by Jess Faraday
London 1891. Former criminal Ira Adler has built a respectable, if dull, life for himself as a confidential secretary. He even sits on the board of a youth shelter. When the shelter’s landlord threatens to sell the building out from under them, Ira turns to his ex-lover, crime lord Cain Goddard, for a loan. But the loan comes with strings, and before he knows it, Ira is tangled up in them and tumbling back into the life of crime he worked so hard to escape. Two old flames come back into Ira’s life, along with a new young man who reminds Ira of his former self. Will Ira hold fast to his principles, or will he succumb to the temptations of easy riches and lost pleasures?
“So,” Goddard said, taking a long sip from his glass. “You never told me why you decided to contact me after all this time.”
“Well…” As I searched for the right words, he quietly set his drink on the polished wood floor. “It’s funny you should—”
The kiss came as such a surprise that I scrambled backward across the divan and almost tumbled over its rounded arm. Whiskey sloshed over the rim of my glass, splashing silently onto the Chinese rug. What remained I belted back in one go before setting the glass on the floor and wiping my shaking fingers on my trousers.
It wasn’t that I was averse to the idea of kissing him, but I really hadn’t expected it. In fact, if I’d seen him start toward me in the first place—he was remarkably quick for a man in his mid-forties—I’d have assumed he was going for my throat.
Goddard chuckled under his breath. “Sorry. Did I startle you?”
“You might say that.”
I was also taken aback by the presumption. I had always liked it when he took control, and the hard, whiskey-flavored slickness of his mouth had left me aroused. All the same, I was no longer his plaything. Part of me felt as if he should have at least asked permission.
I forgot my objections when he leaned in a second time, slowly, and cupped my face in his smooth, muscular hands. Now that I was expecting it, the kiss felt like coming home after a long, unpleasant journey. For just a moment, all of my troubles dissolved, and nothing existed except his fingers in my hair, the traces of his jasmine and bergamot cologne, and the smooth, familiar contours of his mouth.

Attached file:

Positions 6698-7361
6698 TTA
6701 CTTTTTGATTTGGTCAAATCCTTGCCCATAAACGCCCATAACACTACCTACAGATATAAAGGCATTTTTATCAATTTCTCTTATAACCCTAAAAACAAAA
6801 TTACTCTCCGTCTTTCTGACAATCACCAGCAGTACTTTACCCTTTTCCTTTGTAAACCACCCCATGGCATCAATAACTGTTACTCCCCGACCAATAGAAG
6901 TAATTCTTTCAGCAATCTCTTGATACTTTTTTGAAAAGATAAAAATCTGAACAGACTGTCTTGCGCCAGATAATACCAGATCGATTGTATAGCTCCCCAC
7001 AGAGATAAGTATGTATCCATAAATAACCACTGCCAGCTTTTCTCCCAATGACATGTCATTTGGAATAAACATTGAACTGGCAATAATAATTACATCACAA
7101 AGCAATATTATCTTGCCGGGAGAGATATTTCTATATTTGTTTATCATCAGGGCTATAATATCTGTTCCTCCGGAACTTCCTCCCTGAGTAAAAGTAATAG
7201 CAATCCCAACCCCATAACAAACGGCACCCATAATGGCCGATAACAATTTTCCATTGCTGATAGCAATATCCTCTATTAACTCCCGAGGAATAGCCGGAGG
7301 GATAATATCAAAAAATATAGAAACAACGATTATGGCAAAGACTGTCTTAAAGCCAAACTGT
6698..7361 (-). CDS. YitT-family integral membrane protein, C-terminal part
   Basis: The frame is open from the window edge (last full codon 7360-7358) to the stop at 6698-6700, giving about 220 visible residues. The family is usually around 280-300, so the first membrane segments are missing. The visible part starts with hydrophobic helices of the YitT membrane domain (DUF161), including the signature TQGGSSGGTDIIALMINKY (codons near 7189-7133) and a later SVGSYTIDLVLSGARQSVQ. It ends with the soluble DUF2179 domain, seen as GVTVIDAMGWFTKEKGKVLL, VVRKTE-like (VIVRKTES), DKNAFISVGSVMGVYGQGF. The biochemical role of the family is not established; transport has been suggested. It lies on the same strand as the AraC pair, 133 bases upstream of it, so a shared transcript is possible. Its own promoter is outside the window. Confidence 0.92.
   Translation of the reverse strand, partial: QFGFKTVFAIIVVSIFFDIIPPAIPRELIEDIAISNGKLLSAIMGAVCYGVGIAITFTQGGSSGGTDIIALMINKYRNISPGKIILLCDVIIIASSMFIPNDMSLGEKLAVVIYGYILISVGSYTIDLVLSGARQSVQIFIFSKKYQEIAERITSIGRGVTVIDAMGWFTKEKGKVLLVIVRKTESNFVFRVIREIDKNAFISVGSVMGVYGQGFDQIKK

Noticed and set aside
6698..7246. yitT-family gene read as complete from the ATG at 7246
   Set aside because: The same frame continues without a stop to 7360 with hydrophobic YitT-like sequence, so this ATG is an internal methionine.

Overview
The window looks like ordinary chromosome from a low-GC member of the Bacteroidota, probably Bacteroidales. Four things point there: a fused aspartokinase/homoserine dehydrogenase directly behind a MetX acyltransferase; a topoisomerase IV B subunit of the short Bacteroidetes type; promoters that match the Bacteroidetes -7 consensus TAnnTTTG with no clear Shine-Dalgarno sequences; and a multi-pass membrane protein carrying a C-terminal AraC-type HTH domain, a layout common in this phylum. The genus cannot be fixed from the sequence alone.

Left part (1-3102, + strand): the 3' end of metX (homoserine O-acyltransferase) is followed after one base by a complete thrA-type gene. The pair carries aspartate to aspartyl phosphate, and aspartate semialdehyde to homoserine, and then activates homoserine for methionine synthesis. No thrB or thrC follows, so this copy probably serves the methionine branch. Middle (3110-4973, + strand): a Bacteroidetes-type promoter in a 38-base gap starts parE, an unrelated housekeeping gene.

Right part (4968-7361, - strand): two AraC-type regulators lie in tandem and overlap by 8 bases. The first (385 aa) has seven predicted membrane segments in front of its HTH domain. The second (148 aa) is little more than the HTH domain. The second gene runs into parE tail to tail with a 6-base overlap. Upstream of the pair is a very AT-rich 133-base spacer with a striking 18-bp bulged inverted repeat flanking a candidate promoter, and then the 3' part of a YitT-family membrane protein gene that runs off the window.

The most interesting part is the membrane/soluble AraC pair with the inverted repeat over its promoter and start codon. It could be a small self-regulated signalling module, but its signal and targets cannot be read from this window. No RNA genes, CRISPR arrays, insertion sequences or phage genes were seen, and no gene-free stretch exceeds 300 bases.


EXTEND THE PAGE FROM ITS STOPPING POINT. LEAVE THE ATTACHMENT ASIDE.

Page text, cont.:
And then as suddenly as he had moved in, Goddard pulled back, leaving me confused, disappointed, and blinking in the gaslight and shadow.
“Why did you come, Ira?”
“To ask you for money,” I said.
I know. I know. But every drop of blood in my head had surged to my cock, and I found myself incapable of the higher functioning required for either diplomacy or deceit.
Perhaps that had been the idea.
Jess stopped by the neighborhood today to talk about her favorite vacation spot!
This is going to sound weird, but the best winter vacation I ever had was in Paris. I know. Paris in January! It was snowing. It was blustery, gray and cold, and the streets were deserted. But that’s how I like it.
I spent a little more than half my childhood in southern Arizona, which is hot, hot, hot. So hot that walking one block barefoot will give you huge blisters on the balls of your feet and between your toes. So hot that it’s possible to feel, intimately, the difference between 115F (46C) and 119F (48.3C) —and to consider anything below 110F (43C) a gift.
So hot that, no joke here, one year, the plastic that surrounded my car stereo speakers melted and dripped down the insides of the doors.
The photon storm is unrelenting, and I am seriously over it.
By contrast, Paris in January is fresh, cool, and invigorating. This lovely, fluffy white stuff falls down out of a gray sky that provides a protective layer of clouds between oneself and the photon storm. The resulting light is like twilight at midday—very refreshing. Makes a person want to walk the streets all day rather than scuttling between one air-conditioned place and the next.
And speaking of the streets…. Calm. Sane. Not filled with loud tour groups or smelly coaches. Just regular people getting on with their lives, and happy to receive some off-season tourist income. Also? No lines. Eiffel Tower? No problem. Catacombs? There you go. Quick trip through the Louvre—well, ok, 2-3 leisurely days to see the best stuff? Come in the door, because there’s no one else here. And I don’t even need to mention off-season pricing.
Now, Paris is one of my favorite cities in general, so it’s hard to do it wrong. But if you’re going to do it, I suggest doing it in winter.
Jess Faraday is the author of the Ira Adler mysteries and the standalone steampunk thriller The Left Hand of Justice. She also moonlights as the mystery editor for Elm Books.
- Twitter: @jessfaraday
- Facebook: https://www.facebook.com/jess.faraday
- Buy link: http://www.boldstrokesbooks.com/9781602829879.html